“Ninety per cent of MS patients experience extreme fatigue – it’s as if someone has put a needle into their bodies and sucked all the energy from them. Even if they’ve gotten enough rest, they will still feel completely wasted in the morning. And unfortunately, some of their family members ignore their complaints because they think it’s normal,” says Dr Shanti.
Some patients also think there is no need to see a doctor when their symptoms disappear. They will only come forward when the disease has left some detrimental effects in their lives, that is when they go into the progressive relapsing phase.
By then, it is often too late to seek help.
“Some might have mistaken their symptoms for other common diseases such as stroke. These are among the factors that delay patients from seeking treatment,” adds Dr Shanthi.
Multiple sclerosis affects more women than men with a ratio of 5:1. This debilitating disease usually strikes those in the 19 to 39 age group, at a time when young women are still studying, entering the workforce or just starting a family.
“If a patient shows persistent symptoms that a young person shouldn’t have and it takes days to get better – for example, weakness in legs – that should trigger a red flag,” points out Dr Shanthi.
Early diagnosis helps in the majority of multiple sclerosis patients as they can be accorded the proper medical treatment quickly. Don’t ignore possible symptoms and signs because when MS goes into the progressive phase, it’s more challenging to start treatment.
To educate patients as well as caregivers on how to better manage and understand multiple sclerosis, Sanofi Genzyme has come up with a patient leaflet, which will be distributed to hospitals treating MS patients.
The leaflet doesn’t only contain infographics, but acts as a checklist for the public to identify whether they have signs related to the disease. If a person ticks four out of five symptoms, they should make their way to see a doctor.
Living a better life
Over 20 years ago, there was no treatment available in Malaysia to help MS patients. But now, with advances in medical technology. patients have a chance to seek a better life.
Now 30, Nur Atiqah has been living with relapsing-remitting MS for over 11 years. From having to use a walking stick to move around the house, these days she can walk freely without any assistance when she has no attacks.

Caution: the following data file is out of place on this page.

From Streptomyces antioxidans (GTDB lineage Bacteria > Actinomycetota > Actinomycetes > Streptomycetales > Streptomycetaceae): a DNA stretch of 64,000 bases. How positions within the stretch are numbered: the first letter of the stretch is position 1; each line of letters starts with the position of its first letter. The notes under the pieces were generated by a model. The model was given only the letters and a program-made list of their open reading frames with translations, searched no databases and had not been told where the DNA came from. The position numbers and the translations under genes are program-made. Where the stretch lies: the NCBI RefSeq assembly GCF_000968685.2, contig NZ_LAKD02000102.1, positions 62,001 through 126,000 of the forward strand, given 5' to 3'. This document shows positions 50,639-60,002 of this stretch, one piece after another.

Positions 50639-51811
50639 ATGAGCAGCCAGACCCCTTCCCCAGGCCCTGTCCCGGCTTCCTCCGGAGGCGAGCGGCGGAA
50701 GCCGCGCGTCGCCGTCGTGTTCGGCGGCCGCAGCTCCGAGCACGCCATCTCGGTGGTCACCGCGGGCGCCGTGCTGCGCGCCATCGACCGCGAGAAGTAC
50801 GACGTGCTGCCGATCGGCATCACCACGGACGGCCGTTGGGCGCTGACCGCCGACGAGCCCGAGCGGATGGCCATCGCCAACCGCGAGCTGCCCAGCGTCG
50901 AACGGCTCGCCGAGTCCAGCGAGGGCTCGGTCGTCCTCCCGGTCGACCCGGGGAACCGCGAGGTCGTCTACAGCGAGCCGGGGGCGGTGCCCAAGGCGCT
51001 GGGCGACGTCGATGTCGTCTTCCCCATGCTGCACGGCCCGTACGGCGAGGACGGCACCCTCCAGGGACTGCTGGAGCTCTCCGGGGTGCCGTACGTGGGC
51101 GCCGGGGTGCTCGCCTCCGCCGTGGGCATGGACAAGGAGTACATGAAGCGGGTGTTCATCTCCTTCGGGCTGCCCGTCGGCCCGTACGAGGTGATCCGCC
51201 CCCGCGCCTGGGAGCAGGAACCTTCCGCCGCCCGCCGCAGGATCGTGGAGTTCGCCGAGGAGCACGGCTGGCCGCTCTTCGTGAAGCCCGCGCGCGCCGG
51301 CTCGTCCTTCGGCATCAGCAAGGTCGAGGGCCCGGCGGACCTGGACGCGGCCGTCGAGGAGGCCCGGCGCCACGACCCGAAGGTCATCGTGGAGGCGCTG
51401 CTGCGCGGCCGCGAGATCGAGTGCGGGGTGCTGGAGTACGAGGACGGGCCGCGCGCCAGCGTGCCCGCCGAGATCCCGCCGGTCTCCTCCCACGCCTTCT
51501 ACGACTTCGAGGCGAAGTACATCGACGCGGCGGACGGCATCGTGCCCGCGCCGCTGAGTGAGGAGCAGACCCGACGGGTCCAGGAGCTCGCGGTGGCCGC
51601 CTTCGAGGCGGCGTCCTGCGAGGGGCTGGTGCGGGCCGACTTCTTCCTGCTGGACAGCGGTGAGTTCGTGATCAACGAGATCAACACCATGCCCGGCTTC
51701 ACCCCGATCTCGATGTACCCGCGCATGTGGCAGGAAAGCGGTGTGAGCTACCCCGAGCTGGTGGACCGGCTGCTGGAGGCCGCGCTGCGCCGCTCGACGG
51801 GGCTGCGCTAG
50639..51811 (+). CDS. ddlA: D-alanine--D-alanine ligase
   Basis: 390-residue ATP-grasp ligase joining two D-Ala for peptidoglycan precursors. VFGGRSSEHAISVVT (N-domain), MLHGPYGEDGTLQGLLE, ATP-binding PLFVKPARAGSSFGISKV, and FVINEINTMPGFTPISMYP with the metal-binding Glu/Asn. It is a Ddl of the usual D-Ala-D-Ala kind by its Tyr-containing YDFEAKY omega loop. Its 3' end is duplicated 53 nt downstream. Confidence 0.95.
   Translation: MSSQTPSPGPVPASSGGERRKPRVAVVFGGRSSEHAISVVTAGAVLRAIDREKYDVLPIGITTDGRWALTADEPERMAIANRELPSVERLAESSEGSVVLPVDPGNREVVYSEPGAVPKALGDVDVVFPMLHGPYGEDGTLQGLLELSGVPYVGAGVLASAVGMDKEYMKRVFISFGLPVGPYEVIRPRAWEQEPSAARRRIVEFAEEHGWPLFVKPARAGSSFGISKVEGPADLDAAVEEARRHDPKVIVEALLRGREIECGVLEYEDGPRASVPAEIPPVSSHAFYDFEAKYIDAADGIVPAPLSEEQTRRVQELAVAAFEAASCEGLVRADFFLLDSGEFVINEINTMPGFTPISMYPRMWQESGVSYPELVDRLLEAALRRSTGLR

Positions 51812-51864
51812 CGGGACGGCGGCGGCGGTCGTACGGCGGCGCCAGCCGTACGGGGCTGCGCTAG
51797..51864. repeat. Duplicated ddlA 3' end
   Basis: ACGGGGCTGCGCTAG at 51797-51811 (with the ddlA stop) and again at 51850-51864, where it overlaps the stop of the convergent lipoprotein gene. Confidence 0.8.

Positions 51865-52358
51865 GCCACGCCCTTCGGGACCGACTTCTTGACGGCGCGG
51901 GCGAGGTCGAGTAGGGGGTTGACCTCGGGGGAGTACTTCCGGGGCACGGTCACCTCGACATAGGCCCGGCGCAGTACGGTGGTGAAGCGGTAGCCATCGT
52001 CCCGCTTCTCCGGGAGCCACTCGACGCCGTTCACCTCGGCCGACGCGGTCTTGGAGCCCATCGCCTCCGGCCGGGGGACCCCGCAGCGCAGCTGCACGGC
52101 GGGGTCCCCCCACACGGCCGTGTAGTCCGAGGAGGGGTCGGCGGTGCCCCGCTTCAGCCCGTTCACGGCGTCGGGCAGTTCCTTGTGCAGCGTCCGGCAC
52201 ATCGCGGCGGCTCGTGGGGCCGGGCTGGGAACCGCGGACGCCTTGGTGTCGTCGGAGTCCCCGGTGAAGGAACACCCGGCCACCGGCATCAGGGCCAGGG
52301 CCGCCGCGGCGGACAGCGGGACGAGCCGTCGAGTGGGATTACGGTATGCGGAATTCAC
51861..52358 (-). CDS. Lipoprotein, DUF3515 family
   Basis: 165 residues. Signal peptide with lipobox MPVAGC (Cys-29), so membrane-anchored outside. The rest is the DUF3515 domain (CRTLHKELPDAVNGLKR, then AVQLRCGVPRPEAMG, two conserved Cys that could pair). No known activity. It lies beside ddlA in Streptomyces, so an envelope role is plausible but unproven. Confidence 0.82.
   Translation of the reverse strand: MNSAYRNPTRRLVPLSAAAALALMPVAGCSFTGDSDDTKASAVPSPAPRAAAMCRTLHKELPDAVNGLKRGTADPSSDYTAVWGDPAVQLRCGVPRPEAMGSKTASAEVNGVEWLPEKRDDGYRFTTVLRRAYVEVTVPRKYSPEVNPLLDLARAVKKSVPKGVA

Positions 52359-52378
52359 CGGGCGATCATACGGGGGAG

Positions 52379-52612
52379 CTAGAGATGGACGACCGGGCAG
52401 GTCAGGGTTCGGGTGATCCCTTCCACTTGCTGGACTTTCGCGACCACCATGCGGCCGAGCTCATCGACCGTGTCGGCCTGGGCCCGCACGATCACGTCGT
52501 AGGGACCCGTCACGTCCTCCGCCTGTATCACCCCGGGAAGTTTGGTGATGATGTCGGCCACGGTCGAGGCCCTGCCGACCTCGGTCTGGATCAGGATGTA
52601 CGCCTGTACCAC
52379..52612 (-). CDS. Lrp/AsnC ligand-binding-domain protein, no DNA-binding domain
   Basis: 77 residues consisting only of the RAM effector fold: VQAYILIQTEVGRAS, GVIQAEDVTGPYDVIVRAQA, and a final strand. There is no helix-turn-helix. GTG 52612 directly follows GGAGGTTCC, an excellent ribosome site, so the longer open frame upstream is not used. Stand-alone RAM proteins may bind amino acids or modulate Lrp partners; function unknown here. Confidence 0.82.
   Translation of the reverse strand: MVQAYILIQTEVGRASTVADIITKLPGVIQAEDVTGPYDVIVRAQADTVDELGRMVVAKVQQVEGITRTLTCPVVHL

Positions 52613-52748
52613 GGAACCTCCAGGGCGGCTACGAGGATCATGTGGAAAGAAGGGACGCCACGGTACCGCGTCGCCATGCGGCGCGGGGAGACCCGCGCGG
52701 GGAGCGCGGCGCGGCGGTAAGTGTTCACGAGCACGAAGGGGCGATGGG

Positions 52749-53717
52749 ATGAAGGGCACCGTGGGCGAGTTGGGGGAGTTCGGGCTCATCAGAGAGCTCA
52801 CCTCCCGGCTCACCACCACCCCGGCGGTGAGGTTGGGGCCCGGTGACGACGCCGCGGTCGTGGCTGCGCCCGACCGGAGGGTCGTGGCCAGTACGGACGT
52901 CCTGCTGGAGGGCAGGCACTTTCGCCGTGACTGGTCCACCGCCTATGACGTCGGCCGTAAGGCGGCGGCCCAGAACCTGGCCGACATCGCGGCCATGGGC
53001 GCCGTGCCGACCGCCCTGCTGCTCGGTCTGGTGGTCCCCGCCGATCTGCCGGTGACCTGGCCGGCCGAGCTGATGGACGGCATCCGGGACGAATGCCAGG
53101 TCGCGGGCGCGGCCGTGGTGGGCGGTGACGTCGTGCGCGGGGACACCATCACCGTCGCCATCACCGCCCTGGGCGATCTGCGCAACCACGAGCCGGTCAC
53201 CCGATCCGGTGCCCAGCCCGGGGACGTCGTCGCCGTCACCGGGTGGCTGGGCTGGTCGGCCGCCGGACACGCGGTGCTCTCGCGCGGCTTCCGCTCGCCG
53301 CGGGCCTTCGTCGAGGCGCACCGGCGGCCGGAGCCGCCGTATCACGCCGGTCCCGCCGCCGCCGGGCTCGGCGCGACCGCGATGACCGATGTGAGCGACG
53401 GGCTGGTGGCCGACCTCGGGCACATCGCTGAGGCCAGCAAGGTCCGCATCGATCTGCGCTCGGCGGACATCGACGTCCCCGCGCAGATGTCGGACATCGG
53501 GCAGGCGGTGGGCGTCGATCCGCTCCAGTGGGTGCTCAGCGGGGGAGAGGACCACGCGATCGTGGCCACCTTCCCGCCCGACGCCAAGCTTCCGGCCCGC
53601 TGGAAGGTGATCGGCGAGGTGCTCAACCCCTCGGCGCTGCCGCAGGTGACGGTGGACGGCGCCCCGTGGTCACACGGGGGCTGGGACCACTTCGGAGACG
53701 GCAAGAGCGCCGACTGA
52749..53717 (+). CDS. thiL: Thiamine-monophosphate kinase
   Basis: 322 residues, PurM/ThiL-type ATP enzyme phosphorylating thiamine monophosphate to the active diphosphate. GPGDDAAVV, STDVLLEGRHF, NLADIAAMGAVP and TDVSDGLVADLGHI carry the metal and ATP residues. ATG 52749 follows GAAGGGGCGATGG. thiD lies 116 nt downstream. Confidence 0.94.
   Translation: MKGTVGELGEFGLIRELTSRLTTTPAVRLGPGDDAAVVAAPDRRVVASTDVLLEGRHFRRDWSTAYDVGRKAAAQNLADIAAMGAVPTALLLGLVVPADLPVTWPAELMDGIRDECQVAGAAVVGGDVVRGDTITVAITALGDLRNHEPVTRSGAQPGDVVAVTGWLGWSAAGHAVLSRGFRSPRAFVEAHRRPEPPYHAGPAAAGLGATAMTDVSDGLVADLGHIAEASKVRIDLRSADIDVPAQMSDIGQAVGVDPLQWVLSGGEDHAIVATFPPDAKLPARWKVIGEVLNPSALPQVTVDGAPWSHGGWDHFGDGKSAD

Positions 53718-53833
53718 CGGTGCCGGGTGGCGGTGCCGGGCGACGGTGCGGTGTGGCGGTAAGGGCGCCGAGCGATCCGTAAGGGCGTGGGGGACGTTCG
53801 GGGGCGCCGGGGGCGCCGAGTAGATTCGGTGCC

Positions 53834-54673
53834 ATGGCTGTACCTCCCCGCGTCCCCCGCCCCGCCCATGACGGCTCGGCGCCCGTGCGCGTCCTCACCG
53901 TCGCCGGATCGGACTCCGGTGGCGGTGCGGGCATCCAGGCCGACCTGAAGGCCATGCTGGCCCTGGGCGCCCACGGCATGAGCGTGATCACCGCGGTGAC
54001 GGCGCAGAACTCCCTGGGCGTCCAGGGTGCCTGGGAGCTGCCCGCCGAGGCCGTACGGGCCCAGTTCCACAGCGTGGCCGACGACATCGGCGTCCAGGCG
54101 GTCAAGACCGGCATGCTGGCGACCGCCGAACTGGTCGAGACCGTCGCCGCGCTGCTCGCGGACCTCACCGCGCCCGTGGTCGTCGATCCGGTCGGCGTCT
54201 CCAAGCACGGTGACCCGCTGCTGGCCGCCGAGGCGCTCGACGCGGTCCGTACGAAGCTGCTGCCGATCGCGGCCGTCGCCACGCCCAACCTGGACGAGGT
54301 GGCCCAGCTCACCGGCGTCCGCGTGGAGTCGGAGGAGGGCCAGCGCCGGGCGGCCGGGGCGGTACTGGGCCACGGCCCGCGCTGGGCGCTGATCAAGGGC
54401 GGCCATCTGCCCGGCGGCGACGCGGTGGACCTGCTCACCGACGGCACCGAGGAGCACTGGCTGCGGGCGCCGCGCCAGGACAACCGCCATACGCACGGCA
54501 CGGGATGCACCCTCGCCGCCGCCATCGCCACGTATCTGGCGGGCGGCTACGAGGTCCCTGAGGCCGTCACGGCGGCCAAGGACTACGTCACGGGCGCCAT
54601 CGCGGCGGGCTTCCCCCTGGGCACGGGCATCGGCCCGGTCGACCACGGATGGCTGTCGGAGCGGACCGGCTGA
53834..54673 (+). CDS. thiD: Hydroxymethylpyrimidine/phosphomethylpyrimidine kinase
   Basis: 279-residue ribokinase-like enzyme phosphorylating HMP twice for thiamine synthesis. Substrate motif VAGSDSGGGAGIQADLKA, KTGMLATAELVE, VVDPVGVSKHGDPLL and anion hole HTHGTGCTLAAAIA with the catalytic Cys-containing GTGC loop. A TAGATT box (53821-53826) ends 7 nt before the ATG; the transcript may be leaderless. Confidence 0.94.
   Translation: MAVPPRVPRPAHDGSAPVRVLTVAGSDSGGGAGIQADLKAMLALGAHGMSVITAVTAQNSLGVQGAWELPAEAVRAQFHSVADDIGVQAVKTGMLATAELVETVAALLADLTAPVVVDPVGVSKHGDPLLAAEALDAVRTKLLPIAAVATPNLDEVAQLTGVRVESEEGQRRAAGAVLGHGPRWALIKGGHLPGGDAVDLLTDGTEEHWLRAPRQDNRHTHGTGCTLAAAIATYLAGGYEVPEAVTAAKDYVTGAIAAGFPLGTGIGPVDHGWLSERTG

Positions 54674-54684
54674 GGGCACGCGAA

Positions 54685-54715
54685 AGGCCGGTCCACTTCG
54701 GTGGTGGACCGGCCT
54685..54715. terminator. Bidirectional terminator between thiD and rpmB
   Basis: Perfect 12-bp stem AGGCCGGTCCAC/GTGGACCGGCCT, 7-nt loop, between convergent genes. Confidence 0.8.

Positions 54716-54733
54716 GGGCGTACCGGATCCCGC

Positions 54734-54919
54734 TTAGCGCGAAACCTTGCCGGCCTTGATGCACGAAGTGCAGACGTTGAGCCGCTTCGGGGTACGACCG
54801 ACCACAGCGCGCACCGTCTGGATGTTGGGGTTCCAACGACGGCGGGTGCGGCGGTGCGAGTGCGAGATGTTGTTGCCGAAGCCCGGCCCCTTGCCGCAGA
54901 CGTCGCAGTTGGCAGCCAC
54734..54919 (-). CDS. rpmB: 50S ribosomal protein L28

Looking back, Nur Atiqah says she has come a long way since accepting her condition. Prior to the accident, she may have exhibited some multiple sclerosis symptoms (she would frequently experience fainting spells and dizziness) but didn’t pay much attention to them.
“I was still young, had just come out of secondary school and had so much more to accomplish. My life was about to start, and I was devastated at first. I experienced plenty of physical discomfort and emotional stress. Fortunately, I have my family and friends as my support system.
“Living with MS isn’t easy, but there are a number of treatment options available that will help you get back on your feet. With the help of my neurologist, I’m currently on disease modifying treatments (DMT) and this has helped me regain a level of control, confidence and quality of life,” says Nur Atiqah, whose diagnosis inspired her to pursue a career as an author.
In 2015, she published a romantic fiction novel titled Bound: History, using the pseudonym Scarlet Storm.
Dr Shanthi, who has been treating Nur Atiqah from the beginning, says it was fortunate that she started treatment quite early.
“After 20 years, 80% of MS patients will go into progressive or progressive relapsing phase. With DMT, it can delay the progression while some won’t even reach the phase,” adds the neurologist, who is also the vice president of the Malaysian Society of Neurosciences.
Thus, awareness and early diagnosis play a significant role for multiple sclerosis patients to live a better life. So, learn about the disease, pay attention to worrying signs and start seeking medical help. Early.